Asceticism of Rabi’a. Fasting. Dependence on God. Renunciation. Resignation to the Will of God. Prayer-life 20
Chapter IV  
The miracles of Muslim saints. Story of a thief. Miracle of the twenty loaves. Miracle of the bird and the onion. Rabi’a’s friendship with the wild animals. Miraculous flight of locusts. Restoration of a dead camel to life. Flying on a prayer-mat. Miracul 32
Chapter V  
Rabi’a’s declining years. Her attitude towards death. Rabi’a’s last illness. Visits from her friends. Her last moments. Appearance in visions after her death 39
Part Two  
Chapter VI  
Estimate of Rabta’s teaching by the sufi writers. Brief outline of Sufi doctrine. The Way and its stages. The Goal 46
Chapter VII  
Repentance. The Sufi doctrine. Rabi’a’s teaching. Anecdotes of Ibn Mansur and Sufyan al- Thawri. Rabi’a’s view of Sin. Patience. Al-Qushayri’s and al-Ghazali’s view of Patience as essential to Faith. Rabi’a’s practice and teaching. Gratitude. Al- Qushayri 51
Chapter VIII  
Hope and Fear. Teaching of al-Hujwiri and al-Sarraj. AI- Qushayri’s definition of Hope. Eschatological teaching of the Sufis. Rabi’a’s loftier conceptions 63
Chapter IX  
Poverty. Sufi estimation of the poor. Comparison with Christian doctrine. Rabi’a and the Poverty of the adept. Renunciation. Views of Sufi writers. Merging of the personal will in the Will of God. Dependence upon God. Rabi’a’s teaching on other-worldlines 71
Chapter X  
Love, including satisfaction, longing and intimacy. Satisfaction, two-sided. AI-Hujwiri’s classification of the satisfied. Longing. Abu Sa’id’s conception of longing. Intimacy. The Sufi conception of Love. Al-Hujwiri’s view. The effect of Love. The Vision 85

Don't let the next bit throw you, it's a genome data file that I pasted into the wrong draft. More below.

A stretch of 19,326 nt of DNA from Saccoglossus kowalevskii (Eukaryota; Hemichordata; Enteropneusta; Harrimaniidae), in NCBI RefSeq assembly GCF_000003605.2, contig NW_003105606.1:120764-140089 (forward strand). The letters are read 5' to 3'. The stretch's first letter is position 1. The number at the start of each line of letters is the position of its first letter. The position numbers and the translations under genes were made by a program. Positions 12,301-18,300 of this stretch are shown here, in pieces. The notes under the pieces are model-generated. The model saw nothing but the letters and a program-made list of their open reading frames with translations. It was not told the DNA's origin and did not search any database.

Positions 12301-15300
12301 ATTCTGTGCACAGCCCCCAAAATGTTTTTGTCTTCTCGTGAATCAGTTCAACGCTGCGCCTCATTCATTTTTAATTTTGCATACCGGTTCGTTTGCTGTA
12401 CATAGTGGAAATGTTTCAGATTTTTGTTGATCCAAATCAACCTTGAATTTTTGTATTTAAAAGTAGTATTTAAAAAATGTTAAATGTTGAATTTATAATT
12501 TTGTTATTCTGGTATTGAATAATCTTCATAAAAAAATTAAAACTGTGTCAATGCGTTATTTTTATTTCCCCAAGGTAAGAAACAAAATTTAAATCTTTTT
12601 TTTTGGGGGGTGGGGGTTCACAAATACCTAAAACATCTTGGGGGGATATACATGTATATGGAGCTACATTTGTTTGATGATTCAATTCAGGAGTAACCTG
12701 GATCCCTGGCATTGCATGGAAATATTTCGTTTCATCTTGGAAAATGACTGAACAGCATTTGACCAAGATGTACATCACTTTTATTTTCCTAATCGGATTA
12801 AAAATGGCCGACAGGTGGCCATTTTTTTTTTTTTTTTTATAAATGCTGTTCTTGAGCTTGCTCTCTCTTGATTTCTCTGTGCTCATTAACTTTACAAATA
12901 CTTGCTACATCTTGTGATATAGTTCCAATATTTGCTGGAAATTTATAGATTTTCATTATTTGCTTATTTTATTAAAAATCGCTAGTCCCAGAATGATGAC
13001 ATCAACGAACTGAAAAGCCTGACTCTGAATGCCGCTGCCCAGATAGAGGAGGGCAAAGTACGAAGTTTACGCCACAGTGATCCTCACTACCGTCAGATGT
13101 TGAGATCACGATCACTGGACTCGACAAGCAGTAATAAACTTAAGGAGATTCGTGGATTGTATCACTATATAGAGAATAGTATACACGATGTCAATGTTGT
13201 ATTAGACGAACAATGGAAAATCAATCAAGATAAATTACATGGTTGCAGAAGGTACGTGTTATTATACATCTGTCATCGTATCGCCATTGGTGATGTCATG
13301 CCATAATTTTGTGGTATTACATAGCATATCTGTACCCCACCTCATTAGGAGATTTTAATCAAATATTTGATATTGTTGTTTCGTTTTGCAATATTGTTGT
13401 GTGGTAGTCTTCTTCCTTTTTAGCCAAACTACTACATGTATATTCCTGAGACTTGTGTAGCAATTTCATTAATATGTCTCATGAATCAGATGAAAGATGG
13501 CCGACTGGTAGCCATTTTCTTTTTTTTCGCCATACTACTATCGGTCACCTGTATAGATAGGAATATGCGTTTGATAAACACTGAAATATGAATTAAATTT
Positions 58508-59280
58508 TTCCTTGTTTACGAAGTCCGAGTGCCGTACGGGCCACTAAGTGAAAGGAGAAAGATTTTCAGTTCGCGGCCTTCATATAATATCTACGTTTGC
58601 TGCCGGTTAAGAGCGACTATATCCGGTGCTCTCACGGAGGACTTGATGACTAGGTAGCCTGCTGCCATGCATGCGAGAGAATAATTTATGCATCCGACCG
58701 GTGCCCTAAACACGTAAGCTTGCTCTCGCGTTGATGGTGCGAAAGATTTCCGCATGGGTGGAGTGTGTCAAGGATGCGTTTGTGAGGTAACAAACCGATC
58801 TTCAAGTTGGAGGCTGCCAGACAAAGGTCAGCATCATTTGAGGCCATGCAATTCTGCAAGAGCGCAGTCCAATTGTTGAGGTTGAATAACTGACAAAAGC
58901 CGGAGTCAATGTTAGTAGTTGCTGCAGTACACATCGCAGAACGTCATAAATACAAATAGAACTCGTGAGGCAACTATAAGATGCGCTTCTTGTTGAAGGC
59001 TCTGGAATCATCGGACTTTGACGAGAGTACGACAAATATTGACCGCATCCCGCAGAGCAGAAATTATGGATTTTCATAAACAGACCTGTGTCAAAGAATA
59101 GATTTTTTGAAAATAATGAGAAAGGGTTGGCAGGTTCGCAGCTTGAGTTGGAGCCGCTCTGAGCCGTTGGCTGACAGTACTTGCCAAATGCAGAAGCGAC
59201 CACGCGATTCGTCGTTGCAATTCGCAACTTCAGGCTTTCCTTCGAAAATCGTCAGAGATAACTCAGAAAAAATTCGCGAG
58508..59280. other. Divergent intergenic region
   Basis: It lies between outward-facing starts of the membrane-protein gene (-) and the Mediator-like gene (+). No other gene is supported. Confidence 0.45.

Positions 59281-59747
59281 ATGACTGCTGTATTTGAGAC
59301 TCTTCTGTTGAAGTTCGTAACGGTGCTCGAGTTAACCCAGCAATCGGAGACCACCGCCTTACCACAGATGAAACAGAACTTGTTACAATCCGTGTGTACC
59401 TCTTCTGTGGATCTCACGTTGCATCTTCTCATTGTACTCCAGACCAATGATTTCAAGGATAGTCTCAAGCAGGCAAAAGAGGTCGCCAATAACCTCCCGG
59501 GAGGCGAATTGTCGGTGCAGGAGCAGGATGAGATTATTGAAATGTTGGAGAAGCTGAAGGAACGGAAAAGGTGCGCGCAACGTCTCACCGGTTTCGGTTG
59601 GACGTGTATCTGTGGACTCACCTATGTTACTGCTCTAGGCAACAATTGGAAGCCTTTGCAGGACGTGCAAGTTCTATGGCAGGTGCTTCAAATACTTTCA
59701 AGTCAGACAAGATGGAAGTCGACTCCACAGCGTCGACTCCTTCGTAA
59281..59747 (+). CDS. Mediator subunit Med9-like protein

Part Three  
Chapter XI  
The position of woman in Muslim lands in pre-Islarntc and early Islamic times. Principle of female descent and the woman’s dominance in mar- riage. Independent spirtt of Bedouin women. Buhaysa bint Aws b. Harttha. Story of Salma bint ‘Amr, ‘A’isha bint Ya 108
Chapter XII  
The position of the woman saint. Umm Haram of Cyprus. Rabi’a bint Isma’il of Syria. Mu’adha al-Adawiyya of Basra. Sha wana the Persian. The Lady Nafisa. Ishi Nili of Nishapur, The Shaykhas. Fatima, daughter of Shah -Jahan. ‘A’tsha bint M. b. ‘Abd Allah of 133
Chapter XIII  
Celibacy in Islam. Orthodox views. sufi preference for the celibate life. Celibacy and the monastic life among women. Early convents for women in Egypt. In Makkah and North Africa 160
Chapter XIV  
The Communion of Saints in Islam. Visions of Rabi’a and Sha’wana after their death. Reverence for the shrines of saints. The tombs of Fatima and the women of the Prophet’s family. Shrines of women saints in Syria. Tombs of Indian women saints. Shrine of L 171
Chapter XV  
The cult of the saints in modern Islam. The Dervish orders. The Qadiriyya. The Rifa’iyya. The Khalwatiyya. The Suhrawardiyya. The Mevlevis. Local orders. The Chishti of India. The Sanussi. Organisations of the orders. Women adherents of Dervish orders. De 185
List of Authors Quoted 199
Index 205